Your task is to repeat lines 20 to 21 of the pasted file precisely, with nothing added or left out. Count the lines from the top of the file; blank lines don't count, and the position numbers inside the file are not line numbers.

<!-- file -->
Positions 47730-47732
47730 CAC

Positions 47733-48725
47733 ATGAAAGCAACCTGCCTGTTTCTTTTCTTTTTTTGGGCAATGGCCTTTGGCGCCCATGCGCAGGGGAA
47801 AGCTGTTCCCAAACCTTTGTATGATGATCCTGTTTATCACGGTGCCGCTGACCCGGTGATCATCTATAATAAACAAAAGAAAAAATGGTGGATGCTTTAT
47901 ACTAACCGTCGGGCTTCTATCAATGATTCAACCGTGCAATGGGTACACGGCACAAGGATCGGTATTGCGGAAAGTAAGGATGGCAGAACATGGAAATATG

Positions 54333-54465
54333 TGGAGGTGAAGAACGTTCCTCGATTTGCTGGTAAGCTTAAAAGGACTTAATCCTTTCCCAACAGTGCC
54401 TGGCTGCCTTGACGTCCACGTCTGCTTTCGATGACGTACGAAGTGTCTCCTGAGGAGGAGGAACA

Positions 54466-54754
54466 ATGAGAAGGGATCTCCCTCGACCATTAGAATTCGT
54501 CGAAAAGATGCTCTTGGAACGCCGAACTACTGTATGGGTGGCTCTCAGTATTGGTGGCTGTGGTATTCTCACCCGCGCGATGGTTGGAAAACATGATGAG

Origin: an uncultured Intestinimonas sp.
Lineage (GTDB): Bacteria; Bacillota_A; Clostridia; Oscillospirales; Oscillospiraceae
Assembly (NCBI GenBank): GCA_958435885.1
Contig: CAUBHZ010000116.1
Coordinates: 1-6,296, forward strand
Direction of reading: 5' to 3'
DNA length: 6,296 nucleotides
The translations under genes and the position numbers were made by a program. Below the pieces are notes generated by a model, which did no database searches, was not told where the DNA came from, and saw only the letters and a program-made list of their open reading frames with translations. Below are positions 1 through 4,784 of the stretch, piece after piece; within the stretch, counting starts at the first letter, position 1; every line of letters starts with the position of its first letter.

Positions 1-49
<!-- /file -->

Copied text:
The translations under genes and the position numbers were made by a program. Below the pieces are notes generated by a model, which did no database searches, was not told where the DNA came from, and saw only the letters and a program-made list of their open reading frames with translations. Below are positions 1 through 4,784 of the stretch, piece after piece; within the stretch, counting starts at the first letter, position 1; every line of letters starts with the position of its first letter.

Positions 1-49